Are you an AI Big-time Believer or a Cautious Adopter?

Each time a revolutionary technology appears, the media and the unions publish about lost jobs and the fear of the unknowns. During the Industrial Revolution of the 19th century, steam engines were predicted to decimate the working classes while the microchip was foreseen to make degrees in mathematics obsolete. When “horse-less carriages” appeared in the early 20th century, tradespeople protested against loss of employment.

Mention artificial intelligence (AI) in a conversation and you will be met with either the eager eyes of the big-time believers or fearful glance of a cautious adopter. Why does AI cause such resistance?

Why should AI be the solution to everything or the reason we will be out of a job soon? The solution is an alliance: one in which AI serves to consolidate human intelligence. It’s a way forward. The main role in this development will be for the one who can talk both robot and human languages.

AI can help to promote a new role in various economic sectors that of the “Robot Teacher”. This person will take the experience and knowledge of an experienced person and help to develop and train AI.

Recruitment is Becoming Tough

Even with a fresh smell of bread, it is difficult to recruit operatives for some food process – even more problematic to recruit a person who can match the experience of a “Master Baker” with 30 years’ experience. The latter can look at a loaf of bread, smell it and tell you if it is to a high-standard of quality expected by the modern consumer. The new operative may only be a recent graduate. While the person may have the skill set to eventually follow in the footsteps of the master, there is an experience and knowledge gap between them. AI can bridge the gap between the two of them.

A Team Effort from Humans & Machines

To ensure that experience and knowledge stays in-house when an employee retires or moves jobs, it is possible to feed the necessary data to an algorithm and make it accessible to everyone in the company. Alas, this may give rise to more questions to the statement that the position becomes redundant.

Question 1: But doesn’t that make a position redundant?

No. Not if you hire a different profile. Someone who knows how to translate an existing process to an AI model and retrain it. For the master baker in the food processor, it can be new varieties of bread, pastries, biscuits and sweets. The new hire is a teacher of the AI with the in-house knowledge remaining. The person helps to build better machines to do the task and constantly trains it to become better and better.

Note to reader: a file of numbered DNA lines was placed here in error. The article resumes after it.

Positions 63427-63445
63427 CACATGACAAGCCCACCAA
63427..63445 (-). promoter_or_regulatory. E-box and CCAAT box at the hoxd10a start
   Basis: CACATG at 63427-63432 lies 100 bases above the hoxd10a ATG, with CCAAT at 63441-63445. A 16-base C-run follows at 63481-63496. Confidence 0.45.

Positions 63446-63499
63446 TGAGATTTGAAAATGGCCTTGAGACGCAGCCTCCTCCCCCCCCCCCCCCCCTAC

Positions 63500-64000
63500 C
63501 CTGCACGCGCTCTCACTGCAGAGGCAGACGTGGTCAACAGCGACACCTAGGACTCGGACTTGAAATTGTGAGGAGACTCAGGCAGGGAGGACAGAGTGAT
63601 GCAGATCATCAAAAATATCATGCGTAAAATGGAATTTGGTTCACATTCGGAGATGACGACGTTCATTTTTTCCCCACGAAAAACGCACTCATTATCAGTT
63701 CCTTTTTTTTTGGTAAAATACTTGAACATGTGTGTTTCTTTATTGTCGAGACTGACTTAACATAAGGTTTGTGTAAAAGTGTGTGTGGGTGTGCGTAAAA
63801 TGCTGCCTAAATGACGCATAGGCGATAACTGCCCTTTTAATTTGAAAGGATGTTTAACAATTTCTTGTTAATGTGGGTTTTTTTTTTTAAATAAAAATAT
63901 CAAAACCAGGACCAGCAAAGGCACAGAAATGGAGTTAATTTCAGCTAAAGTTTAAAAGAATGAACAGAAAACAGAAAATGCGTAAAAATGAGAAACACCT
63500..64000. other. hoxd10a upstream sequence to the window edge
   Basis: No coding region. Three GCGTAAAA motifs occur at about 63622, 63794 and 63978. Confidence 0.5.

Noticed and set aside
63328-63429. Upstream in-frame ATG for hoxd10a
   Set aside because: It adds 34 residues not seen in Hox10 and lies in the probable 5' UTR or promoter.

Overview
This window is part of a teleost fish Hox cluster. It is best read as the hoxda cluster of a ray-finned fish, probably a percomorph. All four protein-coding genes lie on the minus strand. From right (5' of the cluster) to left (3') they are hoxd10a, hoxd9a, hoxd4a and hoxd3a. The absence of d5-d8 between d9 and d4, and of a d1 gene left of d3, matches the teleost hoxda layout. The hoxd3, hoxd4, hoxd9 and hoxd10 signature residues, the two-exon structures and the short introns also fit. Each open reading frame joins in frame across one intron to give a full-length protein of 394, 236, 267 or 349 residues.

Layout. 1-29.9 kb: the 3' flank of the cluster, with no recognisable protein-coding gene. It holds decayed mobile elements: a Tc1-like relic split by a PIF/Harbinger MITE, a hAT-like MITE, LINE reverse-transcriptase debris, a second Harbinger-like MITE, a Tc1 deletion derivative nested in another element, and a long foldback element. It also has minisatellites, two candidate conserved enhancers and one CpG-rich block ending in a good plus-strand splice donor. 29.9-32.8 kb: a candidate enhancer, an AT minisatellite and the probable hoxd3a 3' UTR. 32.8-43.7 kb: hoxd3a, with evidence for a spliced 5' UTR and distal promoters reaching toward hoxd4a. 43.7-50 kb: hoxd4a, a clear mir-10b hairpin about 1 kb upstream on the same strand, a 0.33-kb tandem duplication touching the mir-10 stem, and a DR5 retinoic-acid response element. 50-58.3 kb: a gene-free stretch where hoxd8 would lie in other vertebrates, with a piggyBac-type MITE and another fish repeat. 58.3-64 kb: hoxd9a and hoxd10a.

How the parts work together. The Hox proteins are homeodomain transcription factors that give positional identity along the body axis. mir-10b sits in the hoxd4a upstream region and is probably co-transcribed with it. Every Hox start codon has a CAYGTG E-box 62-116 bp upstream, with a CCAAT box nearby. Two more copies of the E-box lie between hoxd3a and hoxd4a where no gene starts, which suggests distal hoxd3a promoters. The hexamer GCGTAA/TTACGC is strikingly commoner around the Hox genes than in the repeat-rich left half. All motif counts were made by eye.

Question 2: But doesn’t that make his successor redundant?

Product Labelling is a laborious task and is often outsourced to countries where labour costs are lower. A smart move would to be to enquire with a newly-appointed robotics expert or an experienced operative about how to best qualify the imagery of the finished product on the line. No one knows the process or the product better than they do so entrust your workforce to empower AI.

Question 3: But do you really still need humans when you’re working with AI?

It is a false misconception that humans are no longer needed for AI. They are essential for good management and functioning of AI. Every industrial AI case begins with analysing a product process or situation by capturing image data with a camera. Human interpretation is needed to feed the data into the algorithm. The assigned person understands the imagery to determine the quality of the data and to interpret the situation and to decide on actions the AI should take.

Question 3: Won’t people loathe this labelling though?

Experience tells me that they don’t dislike it. Employees love sharing their knowledge and training AI to boost their involvement in the process. In fact, we often see employee enthusiasm rise as a project develops. In most cases, the new-age teachers are the ones to see opportunities where AI builders didn’t. With all their product knowledge and understanding of the situation, they see where AI can help.

In a food manufacturing company where we were asked to install a single camera, we finished the project by placing six, monitoring the complete production chain from raw materials to finished products, thanks to the operators’ eye for opportunity.

Testimony from Florensis

Florensis is just one of Robovisions’ many satisfied clients where AI-enabled computer-vision has been applied to automated and bring efficiencies to plant cultivation. Cagla Yilmaz is an operative at Florensis:

“During my first season, I mostly verified the current robot’s work. During my second season, I was a robot operator. I had learnt so much about the robots that I could help other operators and remove the inefficiencies. I’m really happy with my role. No two days are the same, and I can always be useful somewhere.”

Robots aren’t here to replace humans

They are designed to improve menial and repetitive work. It is important to initiate the discussion between human and machines and to look at how the new “Robot Teachers” can play a vital role in making this happen. These teachers will become people who can think like an AI and like a person with an understanding of the shortcomings as well as the strengths of both.

Robot teachers are a job of the future. The people who will give us, humans, the tools in hand to do things we were never able to do before. And we don’t see those robot teachers as a happy few. They will be a whole new legion of professionals carving out new paths.


Opinions and views expressed in this guest post are the solely of the author and do not express the views and opinions of Robovision, its employees or any one associated with Robovision.

Editor’s Note

Originally published in May 2021; edited and updated in June 2022.